In 1934, the Annual Choir Directors’ and Organists’ Guild joined the annual conference following the successful visit by the Westminster Choir School the previous year.
  • c/o Hampton University
    In its early years, the conference faced some opposition from various groups that questioned its significance and the need for another gathering of ministers. There were already several Baptist meetings and conferences being held in Virginia. However, the conference continued to grow and the number of attendees forced the conference to move from the campus’ chapel, to Ogden Hall, to now the Convocation Center with nearly 10,000 attendees. This group shot was taken in 1936. The nondenominational conference is one of the oldest continuous gatherings of black clergy. Today, the Ministers’ Conference takes place at Hampton University’s Convocation Center.
  • c/o Hampton University
    In 1959, Dr. James R. Moore, minister of Amity Baptist Church in Jamaica, New York was re-elected president of the conference.
  • c/o Hampton University
    During the Civil Rights Movement, the conference’s president, the Reverend Thomas W. Logan, worked with Dr. Martin Luther King, Jr. in organizational and fundraising efforts in Philadelphia to support civil rights strategies.
  • c/o Hampton University
    In 1962, Dr. Martin Luther King, Jr. shared words of hope and inspiration at the 48th Ministers’ Conference. This is the conference program in 1962 when he spoke.
  • c/o Hampton University
    Bishop Michael Battle, Sr. was inaugurated as the first black chaplain of the conference in 1976.
  • c/o Hampton University
    Dr. J. Jasper Freeman of First Baptist Church in Norfolk, Virginia was the first local pastor to speak in the history of the Ministers’ Conference.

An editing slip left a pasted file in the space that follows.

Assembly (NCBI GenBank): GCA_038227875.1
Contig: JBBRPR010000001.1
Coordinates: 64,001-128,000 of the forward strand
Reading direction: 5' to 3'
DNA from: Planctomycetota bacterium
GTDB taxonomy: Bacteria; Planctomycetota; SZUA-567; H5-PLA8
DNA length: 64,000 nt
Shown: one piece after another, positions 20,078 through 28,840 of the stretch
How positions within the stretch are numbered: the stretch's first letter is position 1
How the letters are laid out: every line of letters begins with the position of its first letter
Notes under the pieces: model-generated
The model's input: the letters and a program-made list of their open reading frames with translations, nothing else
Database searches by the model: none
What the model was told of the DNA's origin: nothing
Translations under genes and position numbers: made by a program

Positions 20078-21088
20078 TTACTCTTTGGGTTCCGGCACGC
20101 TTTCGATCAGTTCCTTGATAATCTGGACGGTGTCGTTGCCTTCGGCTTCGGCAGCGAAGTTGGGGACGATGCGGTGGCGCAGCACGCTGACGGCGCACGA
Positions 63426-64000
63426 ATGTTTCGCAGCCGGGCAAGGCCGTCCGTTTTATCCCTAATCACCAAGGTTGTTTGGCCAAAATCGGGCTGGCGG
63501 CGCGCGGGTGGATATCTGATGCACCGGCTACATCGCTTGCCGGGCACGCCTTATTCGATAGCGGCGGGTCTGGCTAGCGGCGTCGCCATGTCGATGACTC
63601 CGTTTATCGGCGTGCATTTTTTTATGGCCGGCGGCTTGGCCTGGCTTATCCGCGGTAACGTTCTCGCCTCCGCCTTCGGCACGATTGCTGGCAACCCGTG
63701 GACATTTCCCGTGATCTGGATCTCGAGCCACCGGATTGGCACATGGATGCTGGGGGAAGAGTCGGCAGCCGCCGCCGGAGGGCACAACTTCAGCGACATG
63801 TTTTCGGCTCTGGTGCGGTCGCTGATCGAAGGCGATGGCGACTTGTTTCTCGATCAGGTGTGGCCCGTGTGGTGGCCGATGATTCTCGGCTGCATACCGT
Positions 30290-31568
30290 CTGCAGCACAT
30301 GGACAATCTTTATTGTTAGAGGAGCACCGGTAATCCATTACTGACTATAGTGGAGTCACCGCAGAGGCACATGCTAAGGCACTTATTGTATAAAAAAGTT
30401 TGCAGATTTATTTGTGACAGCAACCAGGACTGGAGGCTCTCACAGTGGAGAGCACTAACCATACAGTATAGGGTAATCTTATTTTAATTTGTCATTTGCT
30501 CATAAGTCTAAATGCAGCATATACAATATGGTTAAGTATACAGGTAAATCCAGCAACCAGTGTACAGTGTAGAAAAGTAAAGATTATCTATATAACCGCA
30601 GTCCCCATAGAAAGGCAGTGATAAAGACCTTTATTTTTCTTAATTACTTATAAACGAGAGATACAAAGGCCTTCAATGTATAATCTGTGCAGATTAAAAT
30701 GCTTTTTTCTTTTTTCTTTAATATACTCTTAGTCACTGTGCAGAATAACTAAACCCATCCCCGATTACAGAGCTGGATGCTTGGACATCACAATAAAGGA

• c/o Hampton University
    Dr. Suzan Johnson-Cook (Dr. Sujay) was the first woman to be elected president of the Ministers’ Conference in 2002.
  • c/o Hampton University
    Bishop T.D. Jakes was a conference presenter in 2002, and he’ll again headline the conference for the 100th Anniversary in 2014. Here, he shakes hands with Hampton University’s President Dr. William R. Harvey.
  • c/o Greg Adams
    Coretta Scott King, popularly known as one of the first ladies of the Civil Rights Movement and wife to Dr. Martin Luther King, Jr., spoke at the 89th Ministers’ Conference. "You have sent a clarion message that women do indeed have a leadership role to play in religious life.”
  • c/o Greg Adams
    It was a proud moment for the Ministers’ Conference to have then-senator Barack Obama share words that still carry strong in the conference’s legacy in 2007.
  • c/o Hampton University
    The Reverend Debra L. Haggins was named university chaplain and pastor of the historic Memorial Church at Hampton University in 2008, as well as the Ministers’ Conference’s Executive Director and Treasurer— the first female to hold this position in the history of the university and conference.
  • c/o Greg Adams
    Other notable figures that have participated in the conference include Bishop Vashti McKenzie, Dorothy Height, the Reverend Al Sharpton, the Reverend Jesse Jackson, the Reverend Dr. Gardner C. Taylor, Carol Moseley Braun, Arne Duncan, and Kathleen Sebelius. Here ,Bishop Vashti M. McKenzie spoke at the 93rd Annual Ministers’ Conference.